Working together to mitigate future liquefaction disasters
- Australia Awards
Australia Awards alumnus Dr Ardy Arsyad is determined to find the cause of the largest liquefaction disaster in modern history, in an effort to prevent the same devastation from happening in cities across earthquake-prone Indonesia.
Australia Awards alumnus Dr Ardy Arsyad is determined to find the cause of the largest liquefaction disaster in modern history, in an effort to prevent the same devastation from happening in cities across earthquake-prone Indonesia. This research project was made possible through funding from the Australian Government through the Alumni Grant Scheme and the Indonesian Government through the National Center for Earthquake Studies, the Ministry of Public Works and Housing.
On 28 September 2018, an earthquake of magnitude 7.5 hit the city of Palu and the Donggala Regency in Central Sulawesi, claiming an estimated 4,340 lives. It was the deadliest earthquake worldwide that year. Aside from triggering a tsunami, the earthquake also caused major soil liquefaction in areas surrounding Palu. Many buildings were submerged by the ensuing mudflow, causing hundreds of deaths with many more missing.
Soil liquefaction is a state where the ordinarily solid soil behaves like a liquid (mud). This occurs when a saturated or partially saturated soil substantially loses strength and stiffness in response to an applied stress such as shaking during an earthquake. Water in the pores below then rise to the surface, causing the liquefaction.
Survivors of the mudflow in Palu recalled mud as high as two metres coming out from the ground. Areas up to 202 hectares—the size of more than 280 football fields—shifted. Entire villages sank into mud. The shifting also caused hundreds of houses to crash into each other and roads to twist.
“Researching the cause of liquefaction of the Palu earthquake is imperative as Palu shares geological similarities with other cities across Indonesia,” stated Dr Ardy, who is Assistant Professor of Geotechnical Engineering at Universitas Hasanuddin, Makassar, and obtained his Master of Engineering Science under an Australian Government-funded Australia Awards Scholarship at the University of Adelaide in 2008.
“Cities in Sumatra are situated within the Great Sumatran fault, which shares similar characteristics with the Palu Koro fault where Palu is located. The same goes for cities within the Gorontalo fault. Even cities in the eastern part of Indonesia such as Ambon and Manokwari could benefit from this research,” said Dr Ardy, who is also an alumnus of the Australian Government funded Endeavour Postdoctoral Fellowship at the University of Adelaide in 2015.
Dr Ardy reached out to his academic supervisor at his alma mater. Universitas Hasanuddin and the University of Adelaide have collaborated on projects since the 2000s, and in 2019, the two universities began collaborative research into what caused liquefaction at such a massive scale in areas surrounding Palu. The team is also working with the Australian National University and Ehime University from Japan.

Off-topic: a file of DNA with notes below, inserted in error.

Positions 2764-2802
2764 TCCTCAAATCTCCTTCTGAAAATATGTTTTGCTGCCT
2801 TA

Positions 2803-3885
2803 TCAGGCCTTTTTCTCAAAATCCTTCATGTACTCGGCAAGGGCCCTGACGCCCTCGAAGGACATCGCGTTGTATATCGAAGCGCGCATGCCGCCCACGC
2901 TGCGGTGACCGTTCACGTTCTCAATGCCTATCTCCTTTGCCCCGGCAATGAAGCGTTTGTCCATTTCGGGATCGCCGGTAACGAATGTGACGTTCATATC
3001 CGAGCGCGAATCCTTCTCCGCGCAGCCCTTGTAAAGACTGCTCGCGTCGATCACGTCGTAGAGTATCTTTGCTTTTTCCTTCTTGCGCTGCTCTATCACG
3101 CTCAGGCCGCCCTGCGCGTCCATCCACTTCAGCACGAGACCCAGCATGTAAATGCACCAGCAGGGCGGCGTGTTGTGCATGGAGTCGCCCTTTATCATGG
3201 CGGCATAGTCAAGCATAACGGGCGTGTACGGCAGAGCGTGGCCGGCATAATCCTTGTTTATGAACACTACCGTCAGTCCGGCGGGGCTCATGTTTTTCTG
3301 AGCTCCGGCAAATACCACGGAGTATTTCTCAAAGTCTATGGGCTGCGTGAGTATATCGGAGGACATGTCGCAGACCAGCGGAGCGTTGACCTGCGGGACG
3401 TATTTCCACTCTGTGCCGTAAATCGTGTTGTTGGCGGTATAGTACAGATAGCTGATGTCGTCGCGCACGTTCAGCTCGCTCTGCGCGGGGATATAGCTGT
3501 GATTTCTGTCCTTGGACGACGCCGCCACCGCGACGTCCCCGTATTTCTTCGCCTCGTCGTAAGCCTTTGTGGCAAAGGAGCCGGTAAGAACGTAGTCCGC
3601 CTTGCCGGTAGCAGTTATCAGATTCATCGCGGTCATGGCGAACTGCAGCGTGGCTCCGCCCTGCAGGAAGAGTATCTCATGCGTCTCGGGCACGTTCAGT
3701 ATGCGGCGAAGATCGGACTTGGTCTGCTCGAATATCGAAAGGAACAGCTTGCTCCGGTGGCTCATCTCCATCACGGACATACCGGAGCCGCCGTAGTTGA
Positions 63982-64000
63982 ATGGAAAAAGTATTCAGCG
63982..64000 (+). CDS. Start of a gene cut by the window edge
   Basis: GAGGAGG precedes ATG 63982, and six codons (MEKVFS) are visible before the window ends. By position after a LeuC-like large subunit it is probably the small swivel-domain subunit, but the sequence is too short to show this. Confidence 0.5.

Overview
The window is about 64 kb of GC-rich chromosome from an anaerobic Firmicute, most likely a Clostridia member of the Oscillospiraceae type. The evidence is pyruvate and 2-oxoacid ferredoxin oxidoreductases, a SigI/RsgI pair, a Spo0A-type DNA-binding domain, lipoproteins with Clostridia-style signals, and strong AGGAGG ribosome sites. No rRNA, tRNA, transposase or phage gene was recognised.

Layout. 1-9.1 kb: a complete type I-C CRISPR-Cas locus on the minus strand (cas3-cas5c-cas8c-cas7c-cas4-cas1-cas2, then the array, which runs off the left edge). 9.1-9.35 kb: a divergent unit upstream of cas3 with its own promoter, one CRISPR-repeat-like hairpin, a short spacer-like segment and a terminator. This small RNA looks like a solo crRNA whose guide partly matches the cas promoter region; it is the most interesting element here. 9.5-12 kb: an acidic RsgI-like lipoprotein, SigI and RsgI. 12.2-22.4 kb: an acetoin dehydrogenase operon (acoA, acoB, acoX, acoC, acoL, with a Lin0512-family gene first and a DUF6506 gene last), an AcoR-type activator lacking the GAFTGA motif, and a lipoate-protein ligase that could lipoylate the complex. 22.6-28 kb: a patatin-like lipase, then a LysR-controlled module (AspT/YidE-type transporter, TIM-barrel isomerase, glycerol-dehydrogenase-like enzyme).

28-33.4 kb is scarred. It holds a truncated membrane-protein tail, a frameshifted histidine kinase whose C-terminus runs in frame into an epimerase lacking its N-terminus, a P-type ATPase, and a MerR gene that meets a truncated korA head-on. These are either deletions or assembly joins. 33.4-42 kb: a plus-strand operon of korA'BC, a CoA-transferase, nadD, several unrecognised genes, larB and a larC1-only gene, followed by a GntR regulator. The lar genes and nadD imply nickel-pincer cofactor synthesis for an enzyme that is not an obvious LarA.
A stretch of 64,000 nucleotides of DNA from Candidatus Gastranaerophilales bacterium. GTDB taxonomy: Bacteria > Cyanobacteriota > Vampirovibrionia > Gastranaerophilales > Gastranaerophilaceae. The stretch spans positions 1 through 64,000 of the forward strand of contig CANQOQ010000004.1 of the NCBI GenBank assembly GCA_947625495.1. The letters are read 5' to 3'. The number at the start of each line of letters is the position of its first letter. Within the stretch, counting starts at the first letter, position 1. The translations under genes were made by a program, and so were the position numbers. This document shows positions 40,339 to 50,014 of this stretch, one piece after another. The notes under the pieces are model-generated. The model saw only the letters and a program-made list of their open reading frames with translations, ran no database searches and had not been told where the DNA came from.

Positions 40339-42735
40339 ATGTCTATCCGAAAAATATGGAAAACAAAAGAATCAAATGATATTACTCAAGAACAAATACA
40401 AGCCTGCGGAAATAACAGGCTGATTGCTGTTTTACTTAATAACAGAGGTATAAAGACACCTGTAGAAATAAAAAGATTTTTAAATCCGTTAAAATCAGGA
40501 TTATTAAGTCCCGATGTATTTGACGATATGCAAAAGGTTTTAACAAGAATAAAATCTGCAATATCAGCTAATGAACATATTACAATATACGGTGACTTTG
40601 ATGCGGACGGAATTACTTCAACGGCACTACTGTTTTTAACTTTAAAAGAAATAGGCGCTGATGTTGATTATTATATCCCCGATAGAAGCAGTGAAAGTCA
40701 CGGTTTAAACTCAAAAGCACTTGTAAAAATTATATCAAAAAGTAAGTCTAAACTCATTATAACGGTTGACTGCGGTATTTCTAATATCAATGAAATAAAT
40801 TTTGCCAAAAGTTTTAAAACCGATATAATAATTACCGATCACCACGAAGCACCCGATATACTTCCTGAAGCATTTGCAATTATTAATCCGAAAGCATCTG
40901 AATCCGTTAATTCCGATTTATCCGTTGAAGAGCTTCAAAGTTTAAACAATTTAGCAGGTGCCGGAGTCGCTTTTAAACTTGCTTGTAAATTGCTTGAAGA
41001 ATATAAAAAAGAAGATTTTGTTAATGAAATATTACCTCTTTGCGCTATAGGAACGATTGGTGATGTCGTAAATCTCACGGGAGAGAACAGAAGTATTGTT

In June 2019, the team conducted field surveys to collect topography data and soil sampling, studying the mechanical and physical properties of the soil. By October 2019, they discussed their findings in a symposium attended by representatives and stakeholders from various Indonesian government institutions.
The team determined that the liquefaction was caused by water saturated gravely sand located three to four metres below the surface of thin clay. When the earthquake occurred, the gravely sand liquefied, causing the soil’s shear strength to plummet and the layer to slip. This resulted in floating blocks of soil shifting hundreds of metres. The team found that the areas affected were all agricultural fields that were irrigated through an irrigation system built in the 1970s, which didn’t use concrete base to provide a barrier to water.
In 2020 they will create a synthetic version of the soil samples at the University of Adelaide to test their hypothesis in the laboratory using computer simulation. This will enable the team to assess which out of the possible solutions—such as deep extraction wells, ground compaction, and sub drainage—would work best to mitigate liquefaction in areas that share similar soil and geological characteristics as Palu.
“In the meantime, there are alternative solutions that can be implemented, such as digging wells to lower water levels, adding concrete as a base in the irrigation system to create a barrier to water, or by restructuring the fields to ensure water isn’t concentrated in just one area,” explained Dr Ardy.
“If we can find the cause of liquefaction in Palu, we can mitigate the same disaster occurring in those cities. We can take measures to lessen the devastating impact.”
Photos courtesy of Dr Ardy Arsyad